Only weeks after being compelled to move staff out of the fire hall due to air quality concerns, the Town of Creston has been cited with three violations of the Occupational Safety Regulation by WorkSafeBC.
In a letter to Fire Chief Mike Moore, a WorkSafeBC official wrote:
“Further to our meeting on February 20, 2018, please find attached an Inspection Report and a Notice of Compliance. You will note that the Town of Creston has been cited for three violations of the Occupational Safety Regulation and for a violation of the Workers Compensation Act. A Notice of Compliance must be submitted to my attention on or before June 4, 2018.
“The Occupational Health & Safety Regulation requires that one copy of the attached inspection report remain posted in a conspicuous place at or near the operation inspected for at least seven days, or until compliance has been achieved, whichever is the longer period.”
“The issues about the facility aren’t really a surprise,” Mayor Ron Toyota said on Thursday. “The simple fact is that we have an inadequate fire hall and we had a plan in place to construct a new one that would meet all of the current regulations and standards. The defeat of the borrowing referendum has delayed our ability to resolve these issues.”
“The ‘detriments’ were known and this was the rationale for proposing a borrowing bylaw to address the requirement for upgraded facilities,” Town Manager Lou Varela said on Thursday morning. “While the borrowing referendum failed, the requirement to provide a safe and healthy working environment remains. The Advisory Select Committee is currently working towards recommendations for short and long term solutions. In the interim, the Town will be proceeding based on the 19 recommendations contained in the FireWise consulting report.”
The three orders issued under the Occupational Safety Regulation all relate directly to the antiquated facility:
• The employer has not ensured that a sufficient number of plumbed washroom facilities are readily available for workers.
This is in contravention of the Occupational Health and Safety Regulation Section 4.85(1).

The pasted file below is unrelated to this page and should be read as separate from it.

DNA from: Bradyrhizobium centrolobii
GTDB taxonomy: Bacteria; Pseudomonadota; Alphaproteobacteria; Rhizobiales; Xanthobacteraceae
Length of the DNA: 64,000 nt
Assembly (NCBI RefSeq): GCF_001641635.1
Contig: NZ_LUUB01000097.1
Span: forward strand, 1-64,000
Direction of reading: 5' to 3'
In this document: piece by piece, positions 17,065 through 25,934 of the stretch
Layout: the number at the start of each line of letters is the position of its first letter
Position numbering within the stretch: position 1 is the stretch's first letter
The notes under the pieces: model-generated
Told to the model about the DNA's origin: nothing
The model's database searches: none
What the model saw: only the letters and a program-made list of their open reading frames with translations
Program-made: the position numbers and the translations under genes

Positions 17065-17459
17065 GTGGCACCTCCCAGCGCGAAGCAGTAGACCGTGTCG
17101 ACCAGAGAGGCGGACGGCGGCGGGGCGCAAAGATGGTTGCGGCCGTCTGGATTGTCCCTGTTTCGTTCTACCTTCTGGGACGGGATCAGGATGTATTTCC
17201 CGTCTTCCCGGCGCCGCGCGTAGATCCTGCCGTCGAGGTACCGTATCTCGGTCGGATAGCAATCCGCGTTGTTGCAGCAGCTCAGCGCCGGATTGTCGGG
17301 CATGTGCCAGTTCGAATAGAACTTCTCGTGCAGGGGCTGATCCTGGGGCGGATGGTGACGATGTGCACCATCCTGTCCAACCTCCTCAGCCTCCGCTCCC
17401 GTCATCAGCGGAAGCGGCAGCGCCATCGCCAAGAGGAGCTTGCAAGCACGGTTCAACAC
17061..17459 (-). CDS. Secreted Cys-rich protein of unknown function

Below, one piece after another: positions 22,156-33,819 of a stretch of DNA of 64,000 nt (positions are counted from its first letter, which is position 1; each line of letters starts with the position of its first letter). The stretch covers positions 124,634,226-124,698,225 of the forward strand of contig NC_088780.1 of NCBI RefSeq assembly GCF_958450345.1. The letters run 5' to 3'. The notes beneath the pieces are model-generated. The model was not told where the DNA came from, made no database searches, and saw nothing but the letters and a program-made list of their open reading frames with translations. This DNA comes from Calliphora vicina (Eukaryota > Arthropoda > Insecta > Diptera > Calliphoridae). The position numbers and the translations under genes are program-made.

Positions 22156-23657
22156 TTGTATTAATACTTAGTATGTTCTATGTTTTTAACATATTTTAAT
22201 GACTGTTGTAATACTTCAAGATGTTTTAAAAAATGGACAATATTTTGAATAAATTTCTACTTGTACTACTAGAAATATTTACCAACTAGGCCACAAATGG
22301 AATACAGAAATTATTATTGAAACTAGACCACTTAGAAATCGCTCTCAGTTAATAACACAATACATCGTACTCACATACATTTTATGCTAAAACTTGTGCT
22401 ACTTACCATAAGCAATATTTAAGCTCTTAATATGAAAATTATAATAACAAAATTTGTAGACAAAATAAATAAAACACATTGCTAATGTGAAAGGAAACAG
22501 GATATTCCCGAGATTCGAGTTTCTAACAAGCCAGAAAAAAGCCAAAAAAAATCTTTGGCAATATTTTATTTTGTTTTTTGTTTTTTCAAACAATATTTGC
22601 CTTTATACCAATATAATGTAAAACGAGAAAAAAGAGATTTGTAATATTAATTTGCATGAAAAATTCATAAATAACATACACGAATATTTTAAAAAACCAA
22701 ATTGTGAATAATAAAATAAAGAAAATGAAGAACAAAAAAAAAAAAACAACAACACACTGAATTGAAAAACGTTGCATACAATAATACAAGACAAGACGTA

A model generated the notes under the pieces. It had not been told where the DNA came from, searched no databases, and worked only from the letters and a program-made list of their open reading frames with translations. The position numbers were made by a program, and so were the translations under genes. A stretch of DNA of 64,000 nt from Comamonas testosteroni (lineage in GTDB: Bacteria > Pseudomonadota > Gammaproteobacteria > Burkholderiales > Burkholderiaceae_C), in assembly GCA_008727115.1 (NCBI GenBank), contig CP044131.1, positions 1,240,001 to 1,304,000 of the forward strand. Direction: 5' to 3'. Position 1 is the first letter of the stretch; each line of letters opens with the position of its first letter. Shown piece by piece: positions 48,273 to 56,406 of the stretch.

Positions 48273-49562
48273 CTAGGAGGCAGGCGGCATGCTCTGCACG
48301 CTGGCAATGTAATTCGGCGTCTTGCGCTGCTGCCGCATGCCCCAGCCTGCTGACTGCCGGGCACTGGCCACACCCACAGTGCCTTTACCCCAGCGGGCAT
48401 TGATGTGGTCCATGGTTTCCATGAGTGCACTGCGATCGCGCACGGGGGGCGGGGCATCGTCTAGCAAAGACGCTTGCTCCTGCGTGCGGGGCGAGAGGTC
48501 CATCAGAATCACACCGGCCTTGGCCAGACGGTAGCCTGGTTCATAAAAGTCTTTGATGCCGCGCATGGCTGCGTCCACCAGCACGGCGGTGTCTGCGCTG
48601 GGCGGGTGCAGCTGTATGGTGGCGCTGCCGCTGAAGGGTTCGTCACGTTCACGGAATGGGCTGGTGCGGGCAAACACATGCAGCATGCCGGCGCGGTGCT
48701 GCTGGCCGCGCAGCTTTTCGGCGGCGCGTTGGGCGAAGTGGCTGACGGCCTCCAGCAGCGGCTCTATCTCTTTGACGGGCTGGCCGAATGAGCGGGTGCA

Except as provided by subsection (2), the employer must ensure that a sufficient number of plumbed washroom facilities are readily available for workers.
• The employer has failed to provide adequate wash facilities for a work process (firefighting) which could result in harm to a worker from contamination of the worker’s skin or clothing by a hazardous substance.
This is in contravention of the Occupational Health and Safety Regulation Section 5.8] 2(1)(c).
If a work process may result in harm to a worker from contamination of the worker’s skin or clothing by a hazardous substance, the employer must provide adequate wash facilities.
• The employer has failed to provide firefighters with adequate change areas.
This is in contravention of the Occupational Health and Safety Regulation Section 4.86.
If the employer requires the worker to change into protective work clothing at the workplace, the employer must ensure that adequate change areas are provided.
The fourth citation involves a requirement to have a health and safety committee specifically for fire department employees. The Town of Creston has a committee that includes all of its operations, but a specific committee is required for the fire hall:
• This employer has not established and maintained a joint health and safety committee in each workplace where 20 or more workers of the employer are regularly employed.
This is in contravention of the Workers Compensation Act Section 125 (a). An employer must establish and maintain a joint health and safety committee in each workplace where 20 or more workers of the employer are regularly employed.
Pursuant to Workers Compensation Act Division 4, the employer must post any order written under Division 4 and keep it posted for 12 months.
The Town of Creston must respond to the citations by June 4, 2018, with “a plan of what will be done to comply and when compliance will be achieved.
“Staff are currently working with an estimate of between $70k and $100k for temporary solutions,” Varela said. “This amount will be adjusted, as necessary, as work proceeds. Fiscal prudence will be balanced with the fact that solutions have a cost – this challenge is significant given we need to address this in a facility that is simply too small and not functional in terms of space requirements.”
Toyota said that is unlikely that Creston is unique in having an old fire hall that does not meet current standards.
“I think that these citations could do to fire halls around the province what the Fernie ice plant disaster did for hockey arenas—every community in BC has been scrambling to do inspections of their ice plant facilities and there will be a huge cost to taxpayers. This could open a huge can of worms. We live in a highly regulated world and that’s just something we taxpayers have to live with—there are no cheap shortcuts or quick fixes.”